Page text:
“There are three kinds of lies: lies, damned lies, and statistics.” A couple of posts on the American Evaluation Association’s blog Genuine Evaluation have had me thinking about that quote and what it means for the development of court ADR programs.
The quote, of course, refers to the twisting of data to fit one’s argument. Sometimes, though, data is twisted inadvertently, leading to a misinterpretation of outcomes. I recently came across a minor example of this in an AP article that is unfortunately no longer available online, about the first six months of the Foreclosure Mediation Program in Nevada (“Nevada Court: Homeowners Use Foreclosure Mediation Program,” January 19, 2010). The article states that 10% of homeowners facing foreclosure had taken advantage of the program between July and December 2009. This is based upon two pieces of information: almost 3,900 homeowners requested mediation and 38,277 foreclosures were filed during that time period. That sounds straight forward enough. However, a quick check on Nevada’s judiciary web site tells us that only owner-occupied residential mortgages are eligible for the program, and that the number of filings includes commercial and non-owner-occupied properties.
This calls into question the assertion that only 10% of homeowners have taken advantage of the mediation program. A simple misinterpretation of two numbers could easily lead to inaccurate conclusions about the success of the program in recruiting homeowners. This example in particular doesn’t seem to be too harmful. However, misinterpretations or misrepresentations of data could lead to the discontinuance of good programs, or, perhaps worse, the replication of bad ones. The two posts on Genuine Evaluation I linked to above provide just such examples in other fields.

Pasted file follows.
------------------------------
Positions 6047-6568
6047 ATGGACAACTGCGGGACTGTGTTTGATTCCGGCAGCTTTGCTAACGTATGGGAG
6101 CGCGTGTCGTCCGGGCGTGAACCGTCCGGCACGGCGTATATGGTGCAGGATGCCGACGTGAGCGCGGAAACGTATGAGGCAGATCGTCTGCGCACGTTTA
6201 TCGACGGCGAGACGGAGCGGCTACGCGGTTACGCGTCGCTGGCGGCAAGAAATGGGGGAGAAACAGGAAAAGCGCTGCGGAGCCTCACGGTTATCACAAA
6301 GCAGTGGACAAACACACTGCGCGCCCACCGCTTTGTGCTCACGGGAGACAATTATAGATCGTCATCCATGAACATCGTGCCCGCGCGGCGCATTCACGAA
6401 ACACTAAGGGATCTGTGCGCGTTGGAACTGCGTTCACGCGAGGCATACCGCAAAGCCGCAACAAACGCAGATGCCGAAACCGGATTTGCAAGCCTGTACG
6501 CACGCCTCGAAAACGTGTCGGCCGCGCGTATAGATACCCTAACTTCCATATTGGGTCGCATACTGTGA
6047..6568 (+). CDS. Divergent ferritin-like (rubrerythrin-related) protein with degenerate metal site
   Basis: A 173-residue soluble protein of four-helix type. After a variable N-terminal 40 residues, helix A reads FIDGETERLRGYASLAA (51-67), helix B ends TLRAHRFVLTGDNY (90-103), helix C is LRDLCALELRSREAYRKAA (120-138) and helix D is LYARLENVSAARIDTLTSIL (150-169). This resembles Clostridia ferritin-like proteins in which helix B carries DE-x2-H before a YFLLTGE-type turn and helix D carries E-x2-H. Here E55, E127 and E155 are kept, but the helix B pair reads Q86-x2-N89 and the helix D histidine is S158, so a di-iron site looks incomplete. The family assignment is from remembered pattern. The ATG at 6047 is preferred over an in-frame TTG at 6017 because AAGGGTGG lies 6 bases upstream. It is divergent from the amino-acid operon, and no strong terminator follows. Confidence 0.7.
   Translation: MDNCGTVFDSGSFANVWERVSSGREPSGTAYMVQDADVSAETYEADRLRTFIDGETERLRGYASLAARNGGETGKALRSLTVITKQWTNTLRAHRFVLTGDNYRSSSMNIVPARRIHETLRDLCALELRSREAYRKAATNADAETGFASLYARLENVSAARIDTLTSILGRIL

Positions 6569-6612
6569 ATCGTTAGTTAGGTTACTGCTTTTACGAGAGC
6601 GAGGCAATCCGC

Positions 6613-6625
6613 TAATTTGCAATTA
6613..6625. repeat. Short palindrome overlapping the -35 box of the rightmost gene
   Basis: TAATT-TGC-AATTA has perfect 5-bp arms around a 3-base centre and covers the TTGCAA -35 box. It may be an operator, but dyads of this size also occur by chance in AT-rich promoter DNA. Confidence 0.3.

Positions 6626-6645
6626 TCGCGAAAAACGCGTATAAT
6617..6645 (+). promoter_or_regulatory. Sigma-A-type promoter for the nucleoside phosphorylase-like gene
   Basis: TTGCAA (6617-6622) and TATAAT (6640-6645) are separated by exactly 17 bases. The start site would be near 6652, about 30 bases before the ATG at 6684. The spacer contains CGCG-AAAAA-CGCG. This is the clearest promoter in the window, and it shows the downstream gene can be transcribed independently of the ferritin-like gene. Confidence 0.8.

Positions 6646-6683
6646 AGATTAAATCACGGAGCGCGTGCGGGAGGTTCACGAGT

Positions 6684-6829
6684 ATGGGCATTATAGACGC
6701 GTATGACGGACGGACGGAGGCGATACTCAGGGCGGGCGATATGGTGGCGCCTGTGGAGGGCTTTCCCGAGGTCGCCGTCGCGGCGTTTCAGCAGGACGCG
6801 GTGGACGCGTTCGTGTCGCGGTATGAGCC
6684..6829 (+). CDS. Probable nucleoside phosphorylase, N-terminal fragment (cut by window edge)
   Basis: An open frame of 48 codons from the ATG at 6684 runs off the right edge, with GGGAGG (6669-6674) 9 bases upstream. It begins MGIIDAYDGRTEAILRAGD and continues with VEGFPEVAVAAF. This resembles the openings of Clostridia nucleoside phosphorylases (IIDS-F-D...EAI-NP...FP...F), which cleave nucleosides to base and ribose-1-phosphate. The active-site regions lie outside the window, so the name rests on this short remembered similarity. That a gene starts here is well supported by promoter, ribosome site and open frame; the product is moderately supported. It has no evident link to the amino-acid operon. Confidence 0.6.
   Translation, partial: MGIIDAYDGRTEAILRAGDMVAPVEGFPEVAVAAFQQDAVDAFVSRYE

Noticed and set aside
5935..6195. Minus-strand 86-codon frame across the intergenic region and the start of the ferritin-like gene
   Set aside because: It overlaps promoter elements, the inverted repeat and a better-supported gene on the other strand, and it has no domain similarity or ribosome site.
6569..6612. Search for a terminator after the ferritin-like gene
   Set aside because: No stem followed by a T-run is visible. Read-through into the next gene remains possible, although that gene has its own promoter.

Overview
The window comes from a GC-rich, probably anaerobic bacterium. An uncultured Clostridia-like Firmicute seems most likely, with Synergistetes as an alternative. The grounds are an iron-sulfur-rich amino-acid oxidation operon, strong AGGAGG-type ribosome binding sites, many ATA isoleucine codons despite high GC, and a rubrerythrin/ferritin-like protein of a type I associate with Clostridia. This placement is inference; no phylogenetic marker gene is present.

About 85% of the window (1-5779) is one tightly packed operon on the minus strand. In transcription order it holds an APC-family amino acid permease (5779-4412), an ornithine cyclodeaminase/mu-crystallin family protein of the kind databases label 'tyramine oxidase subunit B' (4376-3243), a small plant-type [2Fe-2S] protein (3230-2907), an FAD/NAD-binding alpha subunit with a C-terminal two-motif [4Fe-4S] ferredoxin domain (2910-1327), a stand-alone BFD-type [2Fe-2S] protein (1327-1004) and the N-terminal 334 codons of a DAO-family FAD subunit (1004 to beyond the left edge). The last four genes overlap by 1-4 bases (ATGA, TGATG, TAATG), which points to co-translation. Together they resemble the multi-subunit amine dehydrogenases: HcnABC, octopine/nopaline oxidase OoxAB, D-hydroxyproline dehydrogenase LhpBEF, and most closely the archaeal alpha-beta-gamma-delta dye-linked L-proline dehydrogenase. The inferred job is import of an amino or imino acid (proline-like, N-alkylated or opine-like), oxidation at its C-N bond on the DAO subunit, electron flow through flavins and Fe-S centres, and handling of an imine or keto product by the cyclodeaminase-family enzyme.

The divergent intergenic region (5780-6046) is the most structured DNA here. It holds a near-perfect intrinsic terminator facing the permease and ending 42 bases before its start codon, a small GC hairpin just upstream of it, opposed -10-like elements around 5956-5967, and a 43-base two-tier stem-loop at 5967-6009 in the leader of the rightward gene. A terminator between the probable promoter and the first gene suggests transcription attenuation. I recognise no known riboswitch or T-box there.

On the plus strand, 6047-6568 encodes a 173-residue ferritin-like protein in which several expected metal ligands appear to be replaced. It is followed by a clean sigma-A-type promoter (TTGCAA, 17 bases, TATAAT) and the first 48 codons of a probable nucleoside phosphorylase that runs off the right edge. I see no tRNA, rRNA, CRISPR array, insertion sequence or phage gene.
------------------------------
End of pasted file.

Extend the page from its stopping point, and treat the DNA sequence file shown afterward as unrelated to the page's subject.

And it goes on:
This underscores the importance of getting the data right, both when writing and reading about statistics. Good policy and good programs rely on the correct interpretation and representation of data.
[On a side note, I almost committed the egregious error of spreading false information by attributing the opening quote to Mark Twain. Apparently, he was quoting British Prime Minister Benjamin Disraeli. But even that’s not the whole story. Later research found no evidence of Disraeli saying that and the origin of the quote is still not settled. Another example of the need to check the facts before drawing conclusions.]
**This post has been revised. It previously linked to “Nevada Court: Homeowners Use Foreclosure Mediation Program” on Business Week. It was changed to reflect the expiration of its online availability.